Sep 022009
Authors: Glen Pfeiffer, Ryan Gibbons

Go ahead and raise your hand if you would enjoy having a custom phone number. Now raise your other hand if you think it would be cool to have your voicemail texted to you. Raise a foot if you think it would be useful to listen in as a voicemail is being left and have the option to answer it.

If your appendages are all up in the air, put them down now so people will stop staring. If they aren’t, stop reading because if you don’t care about these neat features, then you won’t care about Google Voice.

Ahhhh, now that we’ve just got our core audience left we can vent a little nerdiness. Ma1nfr4m3! 1nt3rn3t pr0t0c01! Un1f0rm R350urc3 L0c4t0r! Whoo. Sorry about that.

Google Voice, originally called Grand Central before Google bought it, is essentially a second (free for calls inside the U.S.) phone line. That means to take advantage of all its features you will need an existing phone line — land or cell.

One of the most talked about features with the service is that you can set up all the lines you have (example: home, work or cell) to all ring when your Google Voice number is dialed. And, even better, you can set certain numbers to only ring on certain lines.

The first thing you get to do upon signing up is pick your own number! This shouldn’t be taken lightly as this decision will cause people to judge you, likely for the rest of your natural life. We decided to go with (970) IMA-SEXY (stalker disclaimer — we can mess with you more than you can mess with us).

Now after you’ve made this monumental decision, you’ll get to choose what phone number your Google Voice line should forward to; we’d suggest a cell phone because it’s a little hard to read the forwarded texts on your land line. Our first impulse was to print up a few hundred business cards with our new numbers and start handing them out to the ladies, but instead, we decided to get to know the features a little first.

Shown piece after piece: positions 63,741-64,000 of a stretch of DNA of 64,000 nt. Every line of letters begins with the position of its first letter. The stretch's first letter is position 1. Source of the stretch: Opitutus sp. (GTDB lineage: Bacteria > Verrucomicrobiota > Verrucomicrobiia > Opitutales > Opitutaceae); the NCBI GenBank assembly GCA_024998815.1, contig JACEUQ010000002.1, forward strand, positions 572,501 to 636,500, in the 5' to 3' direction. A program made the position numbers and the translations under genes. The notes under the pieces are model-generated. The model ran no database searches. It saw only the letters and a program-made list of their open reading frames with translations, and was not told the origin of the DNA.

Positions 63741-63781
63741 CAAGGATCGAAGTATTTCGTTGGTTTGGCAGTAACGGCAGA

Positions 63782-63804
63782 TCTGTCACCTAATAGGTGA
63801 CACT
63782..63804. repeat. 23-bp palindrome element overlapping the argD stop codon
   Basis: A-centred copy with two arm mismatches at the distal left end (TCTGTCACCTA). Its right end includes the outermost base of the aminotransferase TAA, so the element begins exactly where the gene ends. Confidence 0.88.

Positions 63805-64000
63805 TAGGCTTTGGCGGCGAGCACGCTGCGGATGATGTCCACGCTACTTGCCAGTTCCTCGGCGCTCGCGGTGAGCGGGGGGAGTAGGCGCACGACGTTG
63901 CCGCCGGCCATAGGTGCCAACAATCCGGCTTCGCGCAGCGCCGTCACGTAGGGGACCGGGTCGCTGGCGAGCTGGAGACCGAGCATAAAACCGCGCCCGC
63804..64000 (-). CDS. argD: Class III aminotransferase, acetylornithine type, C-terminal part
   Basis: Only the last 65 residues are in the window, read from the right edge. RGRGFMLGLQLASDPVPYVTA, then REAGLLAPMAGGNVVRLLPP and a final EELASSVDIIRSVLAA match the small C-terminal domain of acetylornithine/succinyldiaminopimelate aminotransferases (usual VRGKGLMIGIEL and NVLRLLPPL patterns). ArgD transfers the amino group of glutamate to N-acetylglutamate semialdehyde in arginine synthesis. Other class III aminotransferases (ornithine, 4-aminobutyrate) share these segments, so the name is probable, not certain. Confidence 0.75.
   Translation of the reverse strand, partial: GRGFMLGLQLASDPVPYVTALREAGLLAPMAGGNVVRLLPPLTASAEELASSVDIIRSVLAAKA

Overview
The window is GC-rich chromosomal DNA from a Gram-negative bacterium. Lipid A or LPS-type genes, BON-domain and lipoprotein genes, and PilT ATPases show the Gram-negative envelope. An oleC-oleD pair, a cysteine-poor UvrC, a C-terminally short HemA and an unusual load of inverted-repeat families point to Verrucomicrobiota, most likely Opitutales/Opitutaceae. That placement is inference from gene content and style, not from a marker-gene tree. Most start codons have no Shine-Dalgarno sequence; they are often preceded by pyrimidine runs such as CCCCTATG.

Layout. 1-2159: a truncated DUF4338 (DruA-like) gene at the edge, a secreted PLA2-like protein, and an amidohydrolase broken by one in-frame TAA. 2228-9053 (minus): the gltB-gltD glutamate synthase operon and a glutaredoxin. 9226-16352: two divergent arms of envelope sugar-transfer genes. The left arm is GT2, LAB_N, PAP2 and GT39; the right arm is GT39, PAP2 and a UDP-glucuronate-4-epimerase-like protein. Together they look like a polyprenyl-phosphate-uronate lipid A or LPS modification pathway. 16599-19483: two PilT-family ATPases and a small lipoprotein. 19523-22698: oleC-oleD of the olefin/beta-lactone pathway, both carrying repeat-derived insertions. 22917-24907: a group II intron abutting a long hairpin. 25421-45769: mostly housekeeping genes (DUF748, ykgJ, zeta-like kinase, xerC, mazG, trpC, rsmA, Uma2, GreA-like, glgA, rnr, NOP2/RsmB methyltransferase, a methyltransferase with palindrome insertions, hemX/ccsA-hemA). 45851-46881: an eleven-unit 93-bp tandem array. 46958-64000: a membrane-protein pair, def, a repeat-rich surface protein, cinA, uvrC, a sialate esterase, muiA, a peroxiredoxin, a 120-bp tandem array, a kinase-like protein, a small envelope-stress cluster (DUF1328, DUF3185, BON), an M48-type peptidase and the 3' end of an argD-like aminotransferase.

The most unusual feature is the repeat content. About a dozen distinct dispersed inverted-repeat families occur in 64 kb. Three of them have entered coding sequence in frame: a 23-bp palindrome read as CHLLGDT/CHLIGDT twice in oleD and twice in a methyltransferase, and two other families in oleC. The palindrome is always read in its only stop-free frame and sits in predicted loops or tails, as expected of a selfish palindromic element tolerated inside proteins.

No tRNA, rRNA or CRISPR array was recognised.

Probably the most interesting (or maybe we should say humorous) feature is Voicemail Transcripts. When someone leaves a voicemail, Google tries to transcribe it into text. A sweet concept, but in practice it falls pretty short. Unless someone is reading their message from a script, the transcriptions usually end up looking like drunken Mad Lib. A short example: “don’t use this for the video” turned into “sunny this further with you.”

Some of the other features include call recording, conference calling, really cheap international calls, call screening and more.

Of course the best way to take advantage of Google Voice (no, it’s not to get it drunk) on your cell phone is to use the mobile app. But sadly, that’s only available for Blackberry and Android devices. Why did the iPhone get picked last in this kickball game? Apple rejected the app — many point fingers at AT&T for possibly pressuring Apple to reject it due to its free texting feature. Thankfully, enough people complained and the FCC is now looking into the whole matter. Hopefully, in time, we’ll see a compromise, and for now those of us with iPhones will just have to survive on the watered down Web-based app.

By now we’re sure you’re so excited you’re getting up in the middle of your lecture to go sign up, but don’t give up on that Sudoku yet — Google Voice is currently by invite only. However, you can request an invite and wait for Google to contact you. It took us almost a year to get in. But word on the street is things are moving a little faster.

Columnists Glen Pfeiffer and Ryan Gibbons can only be reached by passenger pigeon this week. E-mail the pigeon at, and it will get to us eventually.

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